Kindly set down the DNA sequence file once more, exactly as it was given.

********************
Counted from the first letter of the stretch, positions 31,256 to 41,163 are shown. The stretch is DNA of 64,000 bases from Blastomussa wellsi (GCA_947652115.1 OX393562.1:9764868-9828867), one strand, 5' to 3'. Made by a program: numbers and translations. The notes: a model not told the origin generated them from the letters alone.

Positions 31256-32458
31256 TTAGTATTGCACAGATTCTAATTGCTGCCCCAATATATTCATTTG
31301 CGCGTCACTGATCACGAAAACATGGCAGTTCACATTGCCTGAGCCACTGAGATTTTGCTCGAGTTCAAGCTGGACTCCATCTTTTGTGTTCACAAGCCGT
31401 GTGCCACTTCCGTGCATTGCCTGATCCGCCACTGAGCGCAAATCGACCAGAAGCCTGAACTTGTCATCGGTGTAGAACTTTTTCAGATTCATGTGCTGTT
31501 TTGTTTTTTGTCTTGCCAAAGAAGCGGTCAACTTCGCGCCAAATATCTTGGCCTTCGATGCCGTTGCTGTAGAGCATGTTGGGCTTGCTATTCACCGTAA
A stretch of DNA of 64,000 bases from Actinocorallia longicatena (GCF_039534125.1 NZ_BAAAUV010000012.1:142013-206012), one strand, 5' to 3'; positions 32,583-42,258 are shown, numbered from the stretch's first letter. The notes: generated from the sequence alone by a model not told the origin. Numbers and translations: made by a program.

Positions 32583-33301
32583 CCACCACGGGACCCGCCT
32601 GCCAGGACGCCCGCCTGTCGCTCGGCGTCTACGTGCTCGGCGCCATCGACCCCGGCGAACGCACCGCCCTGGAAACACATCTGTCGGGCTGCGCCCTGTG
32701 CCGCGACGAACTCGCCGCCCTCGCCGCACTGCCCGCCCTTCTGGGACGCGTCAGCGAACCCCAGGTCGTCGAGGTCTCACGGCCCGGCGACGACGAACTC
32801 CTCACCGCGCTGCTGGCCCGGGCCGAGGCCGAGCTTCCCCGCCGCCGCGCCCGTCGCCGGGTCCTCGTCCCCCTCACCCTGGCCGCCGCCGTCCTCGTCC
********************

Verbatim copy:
Counted from the first letter of the stretch, positions 31,256 to 41,163 are shown. The stretch is DNA of 64,000 bases from Blastomussa wellsi (GCA_947652115.1 OX393562.1:9764868-9828867), one strand, 5' to 3'. Made by a program: numbers and translations. The notes: a model not told the origin generated them from the letters alone.

Positions 31256-32458
31256 TTAGTATTGCACAGATTCTAATTGCTGCCCCAATATATTCATTTG
31301 CGCGTCACTGATCACGAAAACATGGCAGTTCACATTGCCTGAGCCACTGAGATTTTGCTCGAGTTCAAGCTGGACTCCATCTTTTGTGTTCACAAGCCGT
31401 GTGCCACTTCCGTGCATTGCCTGATCCGCCACTGAGCGCAAATCGACCAGAAGCCTGAACTTGTCATCGGTGTAGAACTTTTTCAGATTCATGTGCTGTT
31501 TTGTTTTTTGTCTTGCCAAAGAAGCGGTCAACTTCGCGCCAAATATCTTGGCCTTCGATGCCGTTGCTGTAGAGCATGTTGGGCTTGCTATTCACCGTAA
A stretch of DNA of 64,000 bases from Actinocorallia longicatena (GCF_039534125.1 NZ_BAAAUV010000012.1:142013-206012), one strand, 5' to 3'; positions 32,583-42,258 are shown, numbered from the stretch's first letter. The notes: generated from the sequence alone by a model not told the origin. Numbers and translations: made by a program.

Positions 32583-33301
32583 CCACCACGGGACCCGCCT
32601 GCCAGGACGCCCGCCTGTCGCTCGGCGTCTACGTGCTCGGCGCCATCGACCCCGGCGAACGCACCGCCCTGGAAACACATCTGTCGGGCTGCGCCCTGTG
32701 CCGCGACGAACTCGCCGCCCTCGCCGCACTGCCCGCCCTTCTGGGACGCGTCAGCGAACCCCAGGTCGTCGAGGTCTCACGGCCCGGCGACGACGAACTC
32801 CTCACCGCGCTGCTGGCCCGGGCCGAGGCCGAGCTTCCCCGCCGCCGCGCCCGTCGCCGGGTCCTCGTCCCCCTCACCCTGGCCGCCGCCGTCCTCGTCC